Decision Making and Exploration During Childhood
- Author(s): Sumner, Emily Sarah
- Advisor(s): Sarnecka, Barbara W
- et al.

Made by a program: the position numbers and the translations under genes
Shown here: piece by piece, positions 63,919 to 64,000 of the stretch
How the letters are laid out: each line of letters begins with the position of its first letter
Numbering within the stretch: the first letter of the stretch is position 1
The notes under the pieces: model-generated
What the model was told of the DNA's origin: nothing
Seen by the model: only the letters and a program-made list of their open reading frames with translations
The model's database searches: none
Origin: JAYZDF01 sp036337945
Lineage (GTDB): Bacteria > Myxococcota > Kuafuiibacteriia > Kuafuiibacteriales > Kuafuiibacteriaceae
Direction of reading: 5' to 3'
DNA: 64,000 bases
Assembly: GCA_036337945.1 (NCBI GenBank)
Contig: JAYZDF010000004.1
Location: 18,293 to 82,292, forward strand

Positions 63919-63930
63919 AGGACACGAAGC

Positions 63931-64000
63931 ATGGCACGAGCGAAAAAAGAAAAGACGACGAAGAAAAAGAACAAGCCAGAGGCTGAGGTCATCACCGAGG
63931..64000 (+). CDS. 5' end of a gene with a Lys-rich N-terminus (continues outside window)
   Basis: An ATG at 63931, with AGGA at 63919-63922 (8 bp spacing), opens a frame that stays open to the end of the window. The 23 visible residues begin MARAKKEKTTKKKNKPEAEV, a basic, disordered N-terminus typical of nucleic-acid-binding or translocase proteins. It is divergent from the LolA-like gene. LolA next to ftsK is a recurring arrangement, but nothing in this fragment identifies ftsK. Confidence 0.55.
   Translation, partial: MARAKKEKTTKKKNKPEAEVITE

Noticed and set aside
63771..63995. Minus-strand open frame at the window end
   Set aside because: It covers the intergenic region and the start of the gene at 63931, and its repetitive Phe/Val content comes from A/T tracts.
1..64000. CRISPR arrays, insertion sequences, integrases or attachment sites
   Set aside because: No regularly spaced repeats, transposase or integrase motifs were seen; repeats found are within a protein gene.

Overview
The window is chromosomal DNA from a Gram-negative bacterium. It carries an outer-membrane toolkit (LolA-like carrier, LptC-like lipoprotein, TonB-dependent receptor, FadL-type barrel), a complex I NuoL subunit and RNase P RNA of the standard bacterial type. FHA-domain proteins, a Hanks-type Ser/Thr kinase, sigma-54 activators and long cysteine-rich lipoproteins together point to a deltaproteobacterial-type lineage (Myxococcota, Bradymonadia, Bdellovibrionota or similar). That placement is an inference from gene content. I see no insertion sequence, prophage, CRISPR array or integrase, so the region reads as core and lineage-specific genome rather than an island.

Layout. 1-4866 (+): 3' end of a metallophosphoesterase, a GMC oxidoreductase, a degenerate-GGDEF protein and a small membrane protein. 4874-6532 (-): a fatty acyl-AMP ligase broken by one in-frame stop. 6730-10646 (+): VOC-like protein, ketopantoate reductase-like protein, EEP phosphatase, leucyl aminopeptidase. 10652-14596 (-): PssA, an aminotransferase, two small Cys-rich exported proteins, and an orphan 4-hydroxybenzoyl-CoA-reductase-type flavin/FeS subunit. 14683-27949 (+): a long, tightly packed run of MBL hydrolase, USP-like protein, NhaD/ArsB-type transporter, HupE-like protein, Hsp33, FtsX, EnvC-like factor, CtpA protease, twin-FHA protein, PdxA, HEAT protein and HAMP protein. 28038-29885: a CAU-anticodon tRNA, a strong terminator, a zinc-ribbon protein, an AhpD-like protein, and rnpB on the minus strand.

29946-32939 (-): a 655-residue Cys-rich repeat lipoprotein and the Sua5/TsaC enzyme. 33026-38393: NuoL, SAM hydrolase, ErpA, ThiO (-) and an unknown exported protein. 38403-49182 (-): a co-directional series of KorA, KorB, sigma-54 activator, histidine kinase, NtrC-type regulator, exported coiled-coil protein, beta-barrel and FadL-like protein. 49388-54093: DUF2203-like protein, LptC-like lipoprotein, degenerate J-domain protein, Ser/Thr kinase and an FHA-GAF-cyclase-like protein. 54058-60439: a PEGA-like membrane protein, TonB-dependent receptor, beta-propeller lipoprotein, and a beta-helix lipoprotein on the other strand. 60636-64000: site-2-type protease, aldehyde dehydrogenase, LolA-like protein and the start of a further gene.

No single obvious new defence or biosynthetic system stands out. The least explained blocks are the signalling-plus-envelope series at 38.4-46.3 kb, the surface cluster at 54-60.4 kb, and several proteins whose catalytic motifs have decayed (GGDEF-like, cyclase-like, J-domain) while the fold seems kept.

This dissertation examines how decision-making strategies and exploration patterns change across the human lifespan. My research creates child-friendly versions of classical measures used to investigate adult’s decision making. In Chapters 2 and 3, I investigate what risk-taking looks like across development. By creating child-friendly versions the Iowa Gambling Task and the Balloon Analogue Risk Task, I find that children lean towards being more risk-seeking. However, many preschoolers seem to act randomly, suggesting that children do not understand the task at hand. In Chapters 4 and 5, I investigate how children balance exploration-exploitation by designing child-friendly bandit tasks. I find evidence that children are much more explorative than adults on bandit tasks. In Chapter 5, I uncover a potential benefit of high-levels of exploration during childhood; exploration helps children discover changes in the world that adults fail to notice. In Chapter 6, I discuss the limitations of exploration during childhood, specifically, I find that children do not demonstrate lower levels of inattentional blindness. Finally, in Chapter 7, I discuss the implications of these results for the fields of cognitive science, developmental psychology, education, evolutionary biology, and artificial intelligence.